America is considered to have created and developed three classic weapons during its short history: the Kentucky Rifle, the Colt Revolver, and the Bowie Knife. The Bowie knife is the knife of knives in the collective imagination of Americans and around the world it has been associated with the American West since its creation in the 1820s. The name should be familiar to most people today; yet, the context and imagery may be a bit vague in the mind’s reconstruction. Many might ask what exactly a Bowie knife is. To answer such a question, and to explore the history and its implications, I refer heavily to an article by Phil Spangenberger which was written for an interesting site called True West Magazine. The article is aptly named, “Fighting Blades of the Frontier”.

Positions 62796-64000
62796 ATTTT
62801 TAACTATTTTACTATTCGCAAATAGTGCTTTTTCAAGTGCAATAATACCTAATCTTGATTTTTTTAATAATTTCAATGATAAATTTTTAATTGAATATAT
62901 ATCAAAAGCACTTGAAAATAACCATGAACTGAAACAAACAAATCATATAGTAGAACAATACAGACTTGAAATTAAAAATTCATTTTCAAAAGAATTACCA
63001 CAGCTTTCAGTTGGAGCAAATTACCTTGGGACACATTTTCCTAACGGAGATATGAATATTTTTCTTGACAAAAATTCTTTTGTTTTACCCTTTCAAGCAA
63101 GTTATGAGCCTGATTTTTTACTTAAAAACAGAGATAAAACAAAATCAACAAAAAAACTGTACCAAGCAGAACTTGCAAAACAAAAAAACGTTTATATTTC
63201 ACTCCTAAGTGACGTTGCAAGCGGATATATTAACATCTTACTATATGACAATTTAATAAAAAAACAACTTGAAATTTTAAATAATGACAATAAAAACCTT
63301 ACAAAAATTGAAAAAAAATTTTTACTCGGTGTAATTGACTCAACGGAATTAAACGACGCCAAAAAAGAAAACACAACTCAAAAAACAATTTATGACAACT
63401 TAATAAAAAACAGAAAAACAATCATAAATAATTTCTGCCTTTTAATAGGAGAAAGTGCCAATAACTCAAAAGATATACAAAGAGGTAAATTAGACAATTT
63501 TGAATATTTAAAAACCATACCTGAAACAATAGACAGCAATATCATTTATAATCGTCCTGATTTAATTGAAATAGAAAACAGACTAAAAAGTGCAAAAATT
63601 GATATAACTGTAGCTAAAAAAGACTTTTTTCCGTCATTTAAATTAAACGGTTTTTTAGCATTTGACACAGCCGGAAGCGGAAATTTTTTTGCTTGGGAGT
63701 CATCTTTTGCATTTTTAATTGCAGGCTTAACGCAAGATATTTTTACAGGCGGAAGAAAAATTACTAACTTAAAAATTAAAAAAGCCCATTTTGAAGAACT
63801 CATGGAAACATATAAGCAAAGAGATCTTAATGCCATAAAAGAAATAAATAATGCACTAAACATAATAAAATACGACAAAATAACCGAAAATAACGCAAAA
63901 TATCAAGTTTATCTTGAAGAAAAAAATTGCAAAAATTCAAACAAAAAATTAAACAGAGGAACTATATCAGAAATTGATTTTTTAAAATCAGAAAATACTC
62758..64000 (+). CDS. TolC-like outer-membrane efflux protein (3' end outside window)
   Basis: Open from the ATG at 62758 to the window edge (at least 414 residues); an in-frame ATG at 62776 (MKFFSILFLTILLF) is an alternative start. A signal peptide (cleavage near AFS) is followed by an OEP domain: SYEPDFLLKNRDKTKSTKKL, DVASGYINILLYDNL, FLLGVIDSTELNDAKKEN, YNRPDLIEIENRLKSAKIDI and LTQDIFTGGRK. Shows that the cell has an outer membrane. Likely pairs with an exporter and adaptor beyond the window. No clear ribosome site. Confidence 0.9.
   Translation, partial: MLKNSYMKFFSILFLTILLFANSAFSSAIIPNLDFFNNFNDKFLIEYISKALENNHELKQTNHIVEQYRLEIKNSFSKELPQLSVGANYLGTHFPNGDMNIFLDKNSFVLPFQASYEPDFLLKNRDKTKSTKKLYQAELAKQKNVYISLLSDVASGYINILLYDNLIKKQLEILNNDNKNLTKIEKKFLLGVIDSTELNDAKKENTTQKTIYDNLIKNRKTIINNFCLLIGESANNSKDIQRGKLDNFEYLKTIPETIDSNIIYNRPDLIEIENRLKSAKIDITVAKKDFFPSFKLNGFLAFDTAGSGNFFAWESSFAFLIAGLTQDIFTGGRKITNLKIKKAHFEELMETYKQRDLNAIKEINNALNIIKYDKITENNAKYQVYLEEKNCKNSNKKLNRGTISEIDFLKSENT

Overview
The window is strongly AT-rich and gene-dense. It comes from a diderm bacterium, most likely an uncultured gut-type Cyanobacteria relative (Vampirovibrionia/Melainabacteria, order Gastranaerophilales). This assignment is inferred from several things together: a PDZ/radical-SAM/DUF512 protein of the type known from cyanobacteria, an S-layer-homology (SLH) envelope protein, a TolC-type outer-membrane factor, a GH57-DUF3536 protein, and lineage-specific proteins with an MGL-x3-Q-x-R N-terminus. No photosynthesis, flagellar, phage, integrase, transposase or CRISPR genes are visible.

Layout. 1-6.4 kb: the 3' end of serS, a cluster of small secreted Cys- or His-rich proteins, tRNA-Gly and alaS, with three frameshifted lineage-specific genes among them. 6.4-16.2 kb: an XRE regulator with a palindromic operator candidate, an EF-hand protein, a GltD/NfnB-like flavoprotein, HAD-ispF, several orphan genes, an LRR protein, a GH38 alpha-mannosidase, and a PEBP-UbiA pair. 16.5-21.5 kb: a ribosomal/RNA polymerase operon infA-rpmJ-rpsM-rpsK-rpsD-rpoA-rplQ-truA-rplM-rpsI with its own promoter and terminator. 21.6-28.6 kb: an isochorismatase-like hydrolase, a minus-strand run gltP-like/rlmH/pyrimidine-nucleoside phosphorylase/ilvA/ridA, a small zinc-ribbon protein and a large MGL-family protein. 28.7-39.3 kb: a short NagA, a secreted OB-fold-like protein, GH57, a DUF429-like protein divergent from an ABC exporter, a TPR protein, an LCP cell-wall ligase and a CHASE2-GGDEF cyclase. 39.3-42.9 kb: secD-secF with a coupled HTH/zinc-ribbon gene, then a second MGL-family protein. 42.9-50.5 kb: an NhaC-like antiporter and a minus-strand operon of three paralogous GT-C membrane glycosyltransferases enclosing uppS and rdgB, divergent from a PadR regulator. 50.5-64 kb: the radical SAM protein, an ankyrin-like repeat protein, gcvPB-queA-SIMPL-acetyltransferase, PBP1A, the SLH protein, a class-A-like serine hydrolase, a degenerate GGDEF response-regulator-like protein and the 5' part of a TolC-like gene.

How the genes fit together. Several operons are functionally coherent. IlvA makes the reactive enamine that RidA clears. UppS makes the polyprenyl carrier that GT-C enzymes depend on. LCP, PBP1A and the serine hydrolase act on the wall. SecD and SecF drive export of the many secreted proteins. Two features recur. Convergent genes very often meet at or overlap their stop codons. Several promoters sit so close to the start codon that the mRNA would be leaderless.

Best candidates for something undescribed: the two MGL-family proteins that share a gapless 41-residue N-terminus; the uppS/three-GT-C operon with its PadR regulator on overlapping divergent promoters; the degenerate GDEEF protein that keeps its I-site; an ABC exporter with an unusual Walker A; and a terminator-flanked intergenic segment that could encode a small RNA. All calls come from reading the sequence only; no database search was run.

Spangenberger informs the reader, “Some arms students feel that a bowie can be any sheath knife with a clipped point, regardless of size. Others deem it to be any large knife, regardless of blade shape. The rest feel that virtually all sheath knives produced from around 1830 through the end of the 19th century qualify as bowies.” These conceptions are understandable misunderstandings, which could be due to the great variety in Bowie knives made in that era. The original knife had been copied by local and foreign blacksmiths, resulting in different attributes. However, the original copies made were large knives with heavy blades: 22.9 – 38.1 cm in length with widths between 2.5 – 5.1 cm. The first knives were of a rugged construction. When they later became manufactured in large quantities, the knife was more refined. The guards were of a cross-type or a S-curved guillon; some having an iron or brass plate and/or a fighting notch to protect the hand. Grips were of wood, bone or stag. “One early feature of these American blacksmith-forged bowies was a hardened brass strip along the back of the blade designed to catch the adversary’s knife during a parry thus preventing his blade from sliding up past the guard and injuring the hand. While varying in subtle differences, such as blade shape and size, these knives were produced throughout the frontier until after the Civil War.”- Spangenberger